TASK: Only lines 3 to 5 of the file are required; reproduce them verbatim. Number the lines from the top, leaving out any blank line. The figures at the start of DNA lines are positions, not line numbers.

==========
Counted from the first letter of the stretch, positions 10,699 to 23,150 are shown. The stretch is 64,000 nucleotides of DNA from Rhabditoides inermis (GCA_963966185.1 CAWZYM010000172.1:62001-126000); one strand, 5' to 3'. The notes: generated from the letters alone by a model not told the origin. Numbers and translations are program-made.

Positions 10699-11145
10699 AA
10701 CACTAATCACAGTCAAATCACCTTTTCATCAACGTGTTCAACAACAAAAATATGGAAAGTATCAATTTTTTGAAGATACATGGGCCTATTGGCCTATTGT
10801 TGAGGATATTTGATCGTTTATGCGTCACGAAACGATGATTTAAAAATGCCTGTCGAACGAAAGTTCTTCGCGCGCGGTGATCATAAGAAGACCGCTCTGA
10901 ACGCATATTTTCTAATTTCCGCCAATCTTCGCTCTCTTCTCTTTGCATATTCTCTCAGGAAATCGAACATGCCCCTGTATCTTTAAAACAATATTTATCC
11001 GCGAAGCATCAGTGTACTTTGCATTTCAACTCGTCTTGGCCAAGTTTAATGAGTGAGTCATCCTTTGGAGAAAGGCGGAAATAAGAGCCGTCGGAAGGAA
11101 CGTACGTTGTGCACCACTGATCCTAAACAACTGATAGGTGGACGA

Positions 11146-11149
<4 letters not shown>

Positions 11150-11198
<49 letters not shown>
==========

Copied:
10699 AA
10701 CACTAATCACAGTCAAATCACCTTTTCATCAACGTGTTCAACAACAAAAATATGGAAAGTATCAATTTTTTGAAGATACATGGGCCTATTGGCCTATTGT
10801 TGAGGATATTTGATCGTTTATGCGTCACGAAACGATGATTTAAAAATGCCTGTCGAACGAAAGTTCTTCGCGCGCGGTGATCATAAGAAGACCGCTCTGA